Author Archives: Roxy

About Roxy

I am a graduate student from Georgetown University. 4 years ago, I felt language ability was my highest priority. That is why after being recommended to the Xi’an Jiaotong University, I chose Bilingual as my major. I served as Project Manager of the Re-paper Project on campus, which aimed to optimize my university’s paper recycling system. We first put recycling bins for waste paper in classrooms. Then, we focused on training cleaning staff how to classify waste paper and increase their income as a payback, and cooperated with a local recycling. We also noticed that improving the environmental awareness of students can help out the administration rather than simply publicizing our project. After six months, paper recycling improved considerably on campus. At this point, I began to realize the power of communications. I, then, began an internship at the Xinhua News Agency. This institutional focus on exactitude led me to raise the standard for my own work. I translated news from all over the world and also broaden my knowledge. I consulted reports from different countries to report the objective one. I also learned to keep attention to details after finishing the road book for our photography team in Tibet. Having experienced the communication fields as an amateur, I would now like to concentrate on it.

Talk to me in Spanish, French, English, and Chinese (Roxy)


Thanks to Google Translate, we can realize some communication we never thought that might happen. With GNMT (Google Neural Machine Translation) system, Google had improved his performance by a lot. What human beings’ cognitions does it distribute? How to improve Google Translate? In this paper, I will trace the history of the technology applied in machine translation first, including the PBMT (phrase-based machine translation) system and the GNMT (Google Neural Machine Translation), explain the poor behavior of Google translate by comparing the differences of understanding a sentence between human beings and machines (with examples), and analyze the human beings’ cognitions distributed by Google Translate.

1. Introduction

My friend Melissa, a graduate student in the translation of English and Chinese, had told me that: “As a translator, when I saw the latest progress of Google Translate, I totally could understand the anxieties and fears of the textile workers in the 18th Century when they saw the steam engine. Google Translate, the industry leader of machine translation, is a useful technology for people to extend and distribute their cognitions.

Communication is really important to human beings, the social beings who have to live in society and deal with each other. Languages are always the biggest barrier for people to understand the outside world. Semiotics is the study of signs. According to C.S. Peirce, there are three kinds of signs: icons, indices, and symbols. Icons represent things by simply imitating them; indices convey the idea by being physically connected with them, and symbols convey the meaning because of their usages. The most typical and common example of a symbol is language ( Irvine, 2016a). The semiotic feature of language makes language impenetrable to machines. Google had already improved its algorithm a lot, but still had some flaws.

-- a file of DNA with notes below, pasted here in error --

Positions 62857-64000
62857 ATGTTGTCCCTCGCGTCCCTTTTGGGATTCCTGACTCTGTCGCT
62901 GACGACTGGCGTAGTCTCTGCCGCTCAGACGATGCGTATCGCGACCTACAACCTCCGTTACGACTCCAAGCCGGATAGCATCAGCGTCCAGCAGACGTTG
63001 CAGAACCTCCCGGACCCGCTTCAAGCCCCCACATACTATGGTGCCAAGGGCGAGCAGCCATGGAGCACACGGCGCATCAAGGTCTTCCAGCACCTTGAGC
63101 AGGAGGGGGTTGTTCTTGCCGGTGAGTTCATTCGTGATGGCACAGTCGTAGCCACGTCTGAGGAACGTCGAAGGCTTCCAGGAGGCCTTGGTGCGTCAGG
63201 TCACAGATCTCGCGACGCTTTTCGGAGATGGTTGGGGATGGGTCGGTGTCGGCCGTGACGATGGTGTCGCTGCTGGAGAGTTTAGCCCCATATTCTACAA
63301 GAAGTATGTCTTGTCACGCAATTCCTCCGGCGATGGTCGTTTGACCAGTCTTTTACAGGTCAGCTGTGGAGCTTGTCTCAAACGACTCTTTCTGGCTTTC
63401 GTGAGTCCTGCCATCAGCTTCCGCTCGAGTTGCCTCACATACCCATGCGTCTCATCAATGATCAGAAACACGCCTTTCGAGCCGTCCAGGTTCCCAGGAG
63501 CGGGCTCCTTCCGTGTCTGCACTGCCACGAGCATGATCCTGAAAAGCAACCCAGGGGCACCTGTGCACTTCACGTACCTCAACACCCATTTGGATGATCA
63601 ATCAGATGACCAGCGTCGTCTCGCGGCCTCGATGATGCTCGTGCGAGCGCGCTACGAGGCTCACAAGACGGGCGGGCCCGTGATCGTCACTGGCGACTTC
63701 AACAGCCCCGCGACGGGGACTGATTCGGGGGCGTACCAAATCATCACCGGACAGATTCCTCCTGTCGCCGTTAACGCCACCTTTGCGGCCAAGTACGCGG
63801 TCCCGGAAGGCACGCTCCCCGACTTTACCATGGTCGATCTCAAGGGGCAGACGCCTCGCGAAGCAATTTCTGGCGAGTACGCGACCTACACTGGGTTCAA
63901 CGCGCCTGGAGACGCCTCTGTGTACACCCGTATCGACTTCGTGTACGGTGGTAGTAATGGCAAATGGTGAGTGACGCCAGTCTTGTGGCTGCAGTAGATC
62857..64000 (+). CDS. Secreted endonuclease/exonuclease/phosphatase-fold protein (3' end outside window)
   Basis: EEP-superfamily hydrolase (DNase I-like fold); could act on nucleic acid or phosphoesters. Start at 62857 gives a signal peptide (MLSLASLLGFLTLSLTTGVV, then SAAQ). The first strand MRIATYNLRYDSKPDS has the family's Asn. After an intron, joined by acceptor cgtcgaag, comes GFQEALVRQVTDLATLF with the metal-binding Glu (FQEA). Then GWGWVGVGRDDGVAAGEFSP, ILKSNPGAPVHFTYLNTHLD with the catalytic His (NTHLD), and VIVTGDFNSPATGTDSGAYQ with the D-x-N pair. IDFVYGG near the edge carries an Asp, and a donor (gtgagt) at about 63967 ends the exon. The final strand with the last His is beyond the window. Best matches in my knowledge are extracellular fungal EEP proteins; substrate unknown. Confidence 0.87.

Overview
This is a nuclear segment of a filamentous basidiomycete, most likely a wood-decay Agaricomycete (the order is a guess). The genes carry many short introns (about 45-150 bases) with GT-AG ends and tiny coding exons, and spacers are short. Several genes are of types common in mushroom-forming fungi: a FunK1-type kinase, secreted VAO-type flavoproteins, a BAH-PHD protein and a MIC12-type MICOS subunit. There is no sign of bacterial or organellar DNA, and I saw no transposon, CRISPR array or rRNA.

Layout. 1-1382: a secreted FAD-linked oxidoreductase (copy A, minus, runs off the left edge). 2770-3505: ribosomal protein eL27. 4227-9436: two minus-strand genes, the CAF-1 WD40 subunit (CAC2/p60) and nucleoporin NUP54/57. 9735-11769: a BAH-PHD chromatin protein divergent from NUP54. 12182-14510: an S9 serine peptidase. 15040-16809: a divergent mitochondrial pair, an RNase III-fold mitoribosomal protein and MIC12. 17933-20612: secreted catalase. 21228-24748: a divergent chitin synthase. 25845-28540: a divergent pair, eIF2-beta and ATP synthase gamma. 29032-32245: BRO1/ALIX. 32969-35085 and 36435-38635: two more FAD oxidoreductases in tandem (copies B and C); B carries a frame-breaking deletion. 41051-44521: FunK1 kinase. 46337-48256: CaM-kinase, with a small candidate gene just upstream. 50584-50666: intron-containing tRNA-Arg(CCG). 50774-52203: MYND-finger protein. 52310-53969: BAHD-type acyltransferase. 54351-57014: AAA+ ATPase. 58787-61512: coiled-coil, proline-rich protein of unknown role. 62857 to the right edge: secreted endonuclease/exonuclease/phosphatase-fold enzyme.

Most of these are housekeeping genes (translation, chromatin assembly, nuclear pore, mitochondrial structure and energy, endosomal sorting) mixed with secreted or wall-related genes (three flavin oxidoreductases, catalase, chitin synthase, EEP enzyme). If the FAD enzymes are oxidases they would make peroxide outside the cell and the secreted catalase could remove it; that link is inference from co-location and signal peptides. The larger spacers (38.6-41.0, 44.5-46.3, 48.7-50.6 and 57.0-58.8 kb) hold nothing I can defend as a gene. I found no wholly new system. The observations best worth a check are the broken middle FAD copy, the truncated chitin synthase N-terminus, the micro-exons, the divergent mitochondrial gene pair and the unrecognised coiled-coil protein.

2.The Main body of the essay

2.1Technical Overview

2.1.1 The introduction of Machine translates

Machine Translation is the use of software to translate a source language into the target language. Machine translation system can be divided into two categories: rule-based and corpus-based. The former’s resources are dictionaries and rule bases, the latter are corpora with the statistical mean.

Only a few years ago, PBMT (Phrased-Based Machine Translation) system was the mainstream approach of machine translation. Google Translate was based on this algorithm as well. Google machine translation basically uses technology-based statistical machine translation method. It takes a large number of bilingual web content as a corpus, and then selected the most corresponding words of the original language. The “Phrase”, here, in “phrased-based” means the smallest unit of translation.

2.1.2 How PBMT works?

First of all, PBMT breaks up the sentences into phrases according to the syntax of this language. Syntax, grammar, describes the rules and constraints for combining words in phrases and sentences that speakers of any natural language use to generate new sentences and to understand those expressed by others(Irvine, 2016b). Here is an example, we can see the syntax tree of the sentence “Once when I was six years old I saw a magnificent picture in a book, called True Stories from Nature, about the primeval forest(From The Little Prince written by Anntonie de Saint-Exupery, translated from the French by Katherine Woods ).”%e5%b1%8f%e5%b9%95%e5%bf%ab%e7%85%a7-2016-12-16-%e4%b8%8b%e5%8d%8810-26-14

Then, it will match each phrase to the target language from its big data.

Finally, it is necessary to rephrase the target language phrases so that it can conform to the syntax of the target language.

During the whole translation process, it is also necessary to use other lower-level NLP (Natural Language Processing) algorithms, such as Chinese word segmentation, part of speech, syntax structure, etc. Admittedly, Google’s technology is advanced, but it still sometimes generates all kinds of translation jokes. The reason is that statistical method, unlike human beings with knowledge, needs a large-scale bilingual corpus. The accuracy of translation directly depends on the size and accuracy of this corpus. This way of translation will eventually generate the incorrect translation because of the error propagation since any error in the middle link will continue to spread down, and lead to the wrong final result. Therefore, even if the accuracy of a single system can be as high as 95%, the accumulation of minor error will cause an unacceptable result.